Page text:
BY DAN McGRATH
Great game, wasn’t it?
The good ones seem to have outnumbered a clunkers in new Super Bowls, with final year’s undressing of Peyton Manning a differing exception. But we should design championship-caliber play when a NFL contest comes down to a dual best teams, that was clearly a box this season.
And if ever there were a year in that a joining indispensable a noted diversion to offer as a diversion from a problems … Everybody OK with a atmosphere in those footballs?
Commissioner Roger Goodell would owe rookie Malcolm Butler big-time if New England’s doubtful savior hadn’t been upstaged by a Pete Carroll mind cramp that will have Seattle fans seeking “what if?” until a sleet subsides.
You have a relentless, yards-eating using behind stationed in your backfield and you’re flitting during a idea line?
Then again, not everybody embraces a renouned speculation that Carroll is an idiot. My crony Mike Holmes, manager of a Leo HS Lions, posits that a Seahawks had to chuck during slightest once in that final-seconds scenario, with usually one timeout accessible to change time management. Holmes didn’t doubt a call as most as he did a aim area: a center of a field, where heavy, dangerous trade lurks, as against to possibly dilemma of a finish zone, where a free-roaming receiver would be reduction encumbered seeking to make a play.
Holmes also believes Carroll got held adult in perplexing to outsmart a immorality talent on a other sideline, a some-more trustworthy reason for a play call than a swindling theorists’ idea that a game-winning TD pass would have done quarterback Russell Wilson a some-more savoury MVP choice than defiantly non-conforming Marshawn Lynch.
Of course, a manager we know as “Air Holmes” competence have dialed adult 4 loyal flitting plays in that conditions and substantially let Beast Mode try throwing one. His visualisation is not to be trusted.
Neither, as we schooled again, is Goodell’s. The Supreme NFL Ruler bobbed and weaved his approach by a state of a joining press discussion OK, afterwards declined to lay for an speak with NBC, a network that pays roughly $1 billion per year to promote Super Bowl XLIX and a Sunday-night package.
Thus could his critics supplement deceiver to their extensive list of Goodell’s shortcomings; earlier, Lynch was threatened with a $500,000 excellent if he “failed to perform his media responsibilities.”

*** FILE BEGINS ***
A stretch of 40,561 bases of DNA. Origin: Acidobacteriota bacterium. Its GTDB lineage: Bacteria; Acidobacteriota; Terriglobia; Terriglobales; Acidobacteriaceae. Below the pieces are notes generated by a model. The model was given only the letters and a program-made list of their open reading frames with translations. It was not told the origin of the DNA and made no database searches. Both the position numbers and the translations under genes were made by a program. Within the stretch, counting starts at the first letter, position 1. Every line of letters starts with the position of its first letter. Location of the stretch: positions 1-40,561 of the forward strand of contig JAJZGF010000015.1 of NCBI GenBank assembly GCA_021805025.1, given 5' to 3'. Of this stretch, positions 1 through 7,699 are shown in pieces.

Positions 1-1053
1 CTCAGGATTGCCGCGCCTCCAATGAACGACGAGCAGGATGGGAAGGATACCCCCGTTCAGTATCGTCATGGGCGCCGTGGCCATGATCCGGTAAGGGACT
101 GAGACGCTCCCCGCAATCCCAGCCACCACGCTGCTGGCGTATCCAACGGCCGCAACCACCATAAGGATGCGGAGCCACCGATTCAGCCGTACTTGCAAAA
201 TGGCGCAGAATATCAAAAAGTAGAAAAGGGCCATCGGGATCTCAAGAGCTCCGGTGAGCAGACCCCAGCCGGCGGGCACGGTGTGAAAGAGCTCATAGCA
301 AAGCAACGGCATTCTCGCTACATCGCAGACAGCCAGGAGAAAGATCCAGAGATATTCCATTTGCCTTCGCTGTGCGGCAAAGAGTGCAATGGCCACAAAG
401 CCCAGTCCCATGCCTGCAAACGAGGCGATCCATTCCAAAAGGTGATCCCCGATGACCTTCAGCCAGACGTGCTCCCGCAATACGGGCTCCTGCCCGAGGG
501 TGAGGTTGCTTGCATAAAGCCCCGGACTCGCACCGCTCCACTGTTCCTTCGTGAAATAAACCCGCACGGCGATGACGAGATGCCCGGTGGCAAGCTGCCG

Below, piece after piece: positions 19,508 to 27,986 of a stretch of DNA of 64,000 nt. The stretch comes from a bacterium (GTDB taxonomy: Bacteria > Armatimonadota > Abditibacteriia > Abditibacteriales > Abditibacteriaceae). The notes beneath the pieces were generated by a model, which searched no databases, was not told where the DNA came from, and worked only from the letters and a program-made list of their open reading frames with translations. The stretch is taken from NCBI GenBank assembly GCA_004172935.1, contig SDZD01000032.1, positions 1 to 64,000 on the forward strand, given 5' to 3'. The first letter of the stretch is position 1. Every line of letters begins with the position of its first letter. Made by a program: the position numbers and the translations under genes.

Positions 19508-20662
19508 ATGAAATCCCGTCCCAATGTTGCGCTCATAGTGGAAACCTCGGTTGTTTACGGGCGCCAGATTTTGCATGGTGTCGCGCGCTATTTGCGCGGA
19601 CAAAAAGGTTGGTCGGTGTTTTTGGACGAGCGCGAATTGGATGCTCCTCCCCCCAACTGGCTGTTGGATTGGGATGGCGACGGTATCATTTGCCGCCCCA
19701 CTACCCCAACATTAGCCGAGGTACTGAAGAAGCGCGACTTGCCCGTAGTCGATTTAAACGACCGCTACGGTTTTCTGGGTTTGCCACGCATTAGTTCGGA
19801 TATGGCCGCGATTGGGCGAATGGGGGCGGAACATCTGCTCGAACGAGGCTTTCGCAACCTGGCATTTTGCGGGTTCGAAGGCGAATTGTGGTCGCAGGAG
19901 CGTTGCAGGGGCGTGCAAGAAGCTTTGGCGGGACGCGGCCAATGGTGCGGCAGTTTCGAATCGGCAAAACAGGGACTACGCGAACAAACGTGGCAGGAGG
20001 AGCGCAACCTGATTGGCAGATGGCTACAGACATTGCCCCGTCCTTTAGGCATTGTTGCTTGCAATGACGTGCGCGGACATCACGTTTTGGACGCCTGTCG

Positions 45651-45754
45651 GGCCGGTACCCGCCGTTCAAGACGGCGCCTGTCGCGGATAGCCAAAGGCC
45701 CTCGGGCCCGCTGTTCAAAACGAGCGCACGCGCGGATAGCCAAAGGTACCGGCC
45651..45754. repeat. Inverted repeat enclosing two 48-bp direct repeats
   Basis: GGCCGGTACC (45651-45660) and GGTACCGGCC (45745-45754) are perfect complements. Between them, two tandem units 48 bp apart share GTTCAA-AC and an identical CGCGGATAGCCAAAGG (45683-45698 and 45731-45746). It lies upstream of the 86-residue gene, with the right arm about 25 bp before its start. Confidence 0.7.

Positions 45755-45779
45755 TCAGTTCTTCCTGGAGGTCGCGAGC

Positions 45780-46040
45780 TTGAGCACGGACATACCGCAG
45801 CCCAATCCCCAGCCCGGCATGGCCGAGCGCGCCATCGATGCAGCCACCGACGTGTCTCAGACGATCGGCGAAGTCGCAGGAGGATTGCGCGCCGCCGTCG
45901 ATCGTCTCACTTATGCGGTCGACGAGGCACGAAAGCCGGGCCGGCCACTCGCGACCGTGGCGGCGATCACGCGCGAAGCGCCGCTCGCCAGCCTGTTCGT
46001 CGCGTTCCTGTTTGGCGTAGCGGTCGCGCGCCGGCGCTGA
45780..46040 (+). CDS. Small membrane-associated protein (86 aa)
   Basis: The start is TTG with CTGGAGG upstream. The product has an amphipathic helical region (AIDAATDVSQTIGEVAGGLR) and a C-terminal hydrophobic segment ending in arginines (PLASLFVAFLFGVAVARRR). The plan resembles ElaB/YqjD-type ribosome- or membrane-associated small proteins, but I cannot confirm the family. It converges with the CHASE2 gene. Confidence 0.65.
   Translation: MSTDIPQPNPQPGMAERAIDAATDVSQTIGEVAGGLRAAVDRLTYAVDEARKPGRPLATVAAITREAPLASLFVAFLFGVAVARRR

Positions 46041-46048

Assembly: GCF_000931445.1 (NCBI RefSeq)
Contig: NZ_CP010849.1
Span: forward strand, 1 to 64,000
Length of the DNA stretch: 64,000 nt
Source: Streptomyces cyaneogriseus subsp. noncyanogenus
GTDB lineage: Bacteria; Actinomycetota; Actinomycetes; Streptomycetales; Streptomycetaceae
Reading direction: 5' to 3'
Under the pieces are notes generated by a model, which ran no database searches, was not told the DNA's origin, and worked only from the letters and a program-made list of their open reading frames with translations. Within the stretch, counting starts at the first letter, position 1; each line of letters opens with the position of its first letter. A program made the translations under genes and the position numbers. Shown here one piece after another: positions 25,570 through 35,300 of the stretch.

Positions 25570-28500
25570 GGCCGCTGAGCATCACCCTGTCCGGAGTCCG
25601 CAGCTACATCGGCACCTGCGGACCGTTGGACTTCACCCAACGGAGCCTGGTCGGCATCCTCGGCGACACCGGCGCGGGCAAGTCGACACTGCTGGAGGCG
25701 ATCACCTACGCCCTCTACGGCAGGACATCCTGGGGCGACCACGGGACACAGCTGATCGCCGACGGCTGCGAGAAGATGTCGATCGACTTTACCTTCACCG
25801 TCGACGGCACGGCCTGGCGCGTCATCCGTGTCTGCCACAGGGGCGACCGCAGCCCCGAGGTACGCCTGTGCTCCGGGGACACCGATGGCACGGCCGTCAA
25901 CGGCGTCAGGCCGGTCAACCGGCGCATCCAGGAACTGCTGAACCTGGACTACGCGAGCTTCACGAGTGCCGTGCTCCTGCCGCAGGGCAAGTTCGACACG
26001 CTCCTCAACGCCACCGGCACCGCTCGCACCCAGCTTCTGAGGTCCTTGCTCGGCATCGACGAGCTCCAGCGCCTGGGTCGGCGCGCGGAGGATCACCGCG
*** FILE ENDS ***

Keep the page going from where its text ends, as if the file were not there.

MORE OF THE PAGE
Half a million bucks for disappearing a partial in a Super Bowl media circus? That’s roughly what Ray Rice got—two diversion checks—for blustering his destiny mother meaningless in a casino conveyor before open cheer broke Goodell into a stiffer sentence. And doesn’t leisure of debate also lift a right not to talk?
The hits keep entrance for a NFL. Before a Patriots could substitute behind to Boston for a feat parade, a Hall of Famer was destitute for a unworthy escapade with a prostitute, a high-profile, Heisman-winning rookie entered rehab in hopes of disorder in an out-of-control lifestyle and a four-year maestro earning millions was popped for delinquent cruelty to animals. Against this contemptible backdrop, those young “together we make football” commercials seem woefully out of place. An unconstrained loop of them can’t facade a league’s problems.
But all it takes is Tom Brady’s fourth-quarter sorcery or Julian Edelman’s loyal courage or Malcolm Butler’s right place/right time serendipity to remind us because we adore it. If we need something to palliate your withdrawal as it goes divided for a while, we competence collect adult a book called Football: Great Writing About a National Sport.
It’s an anthology gathered by John Schulian, a recuperating sports columnist whose particular poetry graced these pages behind in a ‘80s before he changed on to other pursuits. Schulian uses some noted work by some well-developed sports scribes to make a indicate that football lends itself to thoughtful, graceful, suggestive essay only as simply as ball or any of a other sports improved famous for it.
A W.C. Heinz form of Red Grange, created in 1958, is as uninformed as if it came out yesterday.
Hard to contend that is some-more haunting: Paul Solotaroff on Dave Duerson’s suicide, or Rick Telander on a late-in-life cost Doug Atkins is profitable for 17 years of holding no prisoners.
Schulian himself is a claimant for best in uncover with an steadfast demeanour during “Concrete Charlie”— Chuck Bednarik in indignant repose 52 years after he stalked NFL fields as a final 60-Minute Man.
Forty-three chapters, forty-three gems. Hall of Fame stuff.